# how do i suggest the formula for sodium chlorate (vii) ??

apparently it's NaCl04 but why?? and how??
because the oxidation state of chlorine in the compound is +7. The roman numericals in brackets always states the oxidation state of a certain element in a compound which in this case is chlorine
bluemax
because the oxidation state of chlorine in the compound is +7. The roman numericals in brackets always states the oxidation state of a certain element in a compound which in this case is chlorine

taa. thanks a lot!!! xD
bluemax
because the oxidation state of chlorine in the compound is +7. The roman numericals in brackets always states the oxidation state of a certain element in a compound which in this case is chlorine

The certain element is the one with the variable oxidation state
Original post by bluemax
because the oxidation state of chlorine in the compound is +7. The roman numericals in brackets always states the oxidation state of a certain element in a compound which in this case is chlorine

sorry but can you expand on that...
how do you know the on 7 is referring to the sodium and not the other elements and now that it is 7.....why does it mean the formula is NaClO4
thanks
Original post by Mahfuz1993
sorry but can you expand on that...
how do you know the on 7 is referring to the sodium and not the other elements and now that it is 7.....why does it mean the formula is NaClO4
thanks

The numeral usually goes straight after what it refers to, so if it was sodium it'd be sodium (VII) chlorate. For this, you have sodium = +1 -> chlorate = -1, and with chlorine = +7 you can work out the number of oxygens you need.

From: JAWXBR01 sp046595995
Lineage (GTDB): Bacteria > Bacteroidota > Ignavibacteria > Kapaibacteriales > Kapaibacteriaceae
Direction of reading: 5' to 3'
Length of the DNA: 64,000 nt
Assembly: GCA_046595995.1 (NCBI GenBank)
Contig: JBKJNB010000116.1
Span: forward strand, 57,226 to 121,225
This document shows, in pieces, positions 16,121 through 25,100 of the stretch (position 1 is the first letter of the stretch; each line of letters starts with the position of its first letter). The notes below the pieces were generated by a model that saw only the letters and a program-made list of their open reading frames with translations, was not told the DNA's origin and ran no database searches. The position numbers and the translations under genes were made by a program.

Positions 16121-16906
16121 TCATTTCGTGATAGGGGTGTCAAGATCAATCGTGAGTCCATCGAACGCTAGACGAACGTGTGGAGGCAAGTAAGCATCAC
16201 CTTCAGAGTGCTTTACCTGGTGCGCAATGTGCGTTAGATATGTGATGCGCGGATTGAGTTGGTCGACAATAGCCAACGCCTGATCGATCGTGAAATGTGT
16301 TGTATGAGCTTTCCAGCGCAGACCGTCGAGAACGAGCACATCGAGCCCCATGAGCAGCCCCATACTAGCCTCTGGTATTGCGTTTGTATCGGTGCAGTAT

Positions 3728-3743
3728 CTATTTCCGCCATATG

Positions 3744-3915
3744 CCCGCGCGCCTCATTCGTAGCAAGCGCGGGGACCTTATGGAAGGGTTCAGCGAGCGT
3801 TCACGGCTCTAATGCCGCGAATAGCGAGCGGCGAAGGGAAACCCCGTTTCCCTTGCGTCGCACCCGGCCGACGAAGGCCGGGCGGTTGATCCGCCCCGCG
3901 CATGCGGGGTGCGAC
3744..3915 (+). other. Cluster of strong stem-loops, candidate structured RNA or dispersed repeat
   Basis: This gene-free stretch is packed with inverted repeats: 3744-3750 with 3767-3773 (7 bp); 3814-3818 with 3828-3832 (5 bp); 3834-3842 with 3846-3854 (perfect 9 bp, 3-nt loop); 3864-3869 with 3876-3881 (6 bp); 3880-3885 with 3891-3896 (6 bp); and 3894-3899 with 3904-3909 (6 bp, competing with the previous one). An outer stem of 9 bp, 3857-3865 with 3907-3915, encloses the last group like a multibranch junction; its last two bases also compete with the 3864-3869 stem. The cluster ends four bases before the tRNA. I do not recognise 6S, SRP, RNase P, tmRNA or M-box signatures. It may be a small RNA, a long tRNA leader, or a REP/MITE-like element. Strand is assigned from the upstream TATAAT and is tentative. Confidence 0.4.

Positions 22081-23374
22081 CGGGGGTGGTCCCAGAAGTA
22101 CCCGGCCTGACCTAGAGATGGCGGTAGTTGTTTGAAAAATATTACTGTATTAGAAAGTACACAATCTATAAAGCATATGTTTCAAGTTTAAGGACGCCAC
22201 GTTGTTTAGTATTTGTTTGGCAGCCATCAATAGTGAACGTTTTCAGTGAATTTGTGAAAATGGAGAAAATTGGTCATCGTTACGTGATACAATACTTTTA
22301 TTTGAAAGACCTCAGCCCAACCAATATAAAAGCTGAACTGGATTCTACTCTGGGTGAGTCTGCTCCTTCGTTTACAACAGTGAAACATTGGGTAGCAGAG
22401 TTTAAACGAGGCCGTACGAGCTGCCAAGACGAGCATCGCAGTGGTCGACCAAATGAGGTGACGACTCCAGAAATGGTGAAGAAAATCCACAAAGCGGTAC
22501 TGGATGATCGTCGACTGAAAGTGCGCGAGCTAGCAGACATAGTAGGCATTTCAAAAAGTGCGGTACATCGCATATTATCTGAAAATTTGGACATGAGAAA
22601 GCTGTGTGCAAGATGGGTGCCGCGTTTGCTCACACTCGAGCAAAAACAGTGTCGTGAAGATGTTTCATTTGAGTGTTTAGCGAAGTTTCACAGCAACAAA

Original post by Zygroth
The numeral usually goes straight after what it refers to, so if it was sodium it'd be sodium (VII) chlorate. For this, you have sodium = +1 -> chlorate = -1, and with chlorine = +7 you can work out the number of oxygens you need.

sorry im a bit dumb....so if the roman numerical is the ON for the element its straight after...shouldnt it be for O......basically can you just explain this whole thing..thanks alot!
Original post by Mahfuz1993
sorry im a bit dumb....so if the roman numerical is the ON for the element its straight after...shouldnt it be for O......basically can you just explain this whole thing..thanks alot!

Hmm... the numeral is for the "bit" that's right before it, so in this case it's for "chlorate" rather than "sodium". Then it's just you knowing that chlorate = Cl + O, and O can't possibly be in the +7 oxidation state.
thanks kids
So I understnad that chlorate is always Cl and O. Chlorate (VII) tells me that the oxidation state is +7, but the charge is overall -1. Na is always +1, so surley I ahve +7 +1 =+8, so surely I need to then -9 to get overall -1. I don't get it?
Also if it was NaClO4, and said Na is +1, Cl is +7, and oxygen is -2 (-2x4=-8). surely then the overal charge cancels out to be zero. so doens't have an overall charge on -1?
Original post by kljklj
Also if it was NaClO4, and said Na is +1, Cl is +7, and oxygen is -2 (-2x4=-8). surely then the overal charge cancels out to be zero. so doens't have an overall charge on -1?

The -1 charge is for the chlorate (VII) ion alone. +7 from Cl and -8 from O produces a -1 charge.
Then, to make the neutral compound sodium chlorate, the Na balances it with a +1 charge
Chlorine can exhibit variable oxidation states of -1, 0, 1, 3, 5 & 7.

Chloride oxidation state -1 e.g. NaCl
Chlorine oxidation state 0 e.g. Cl2
Chlorate(I) oxidation state +1 e.g. NaClO - also called sodium hypochlorite
Chlorate(III) oxidation state +3 e.g. NaClO2 - also called sodium chlorite
Chlorate(V) oxidation state +5 e.g. NaClO3 - also called sodium chlorate
Chlorate(VII) oxidation state +7 e.g. NaClO4 - also called sodium perchlorate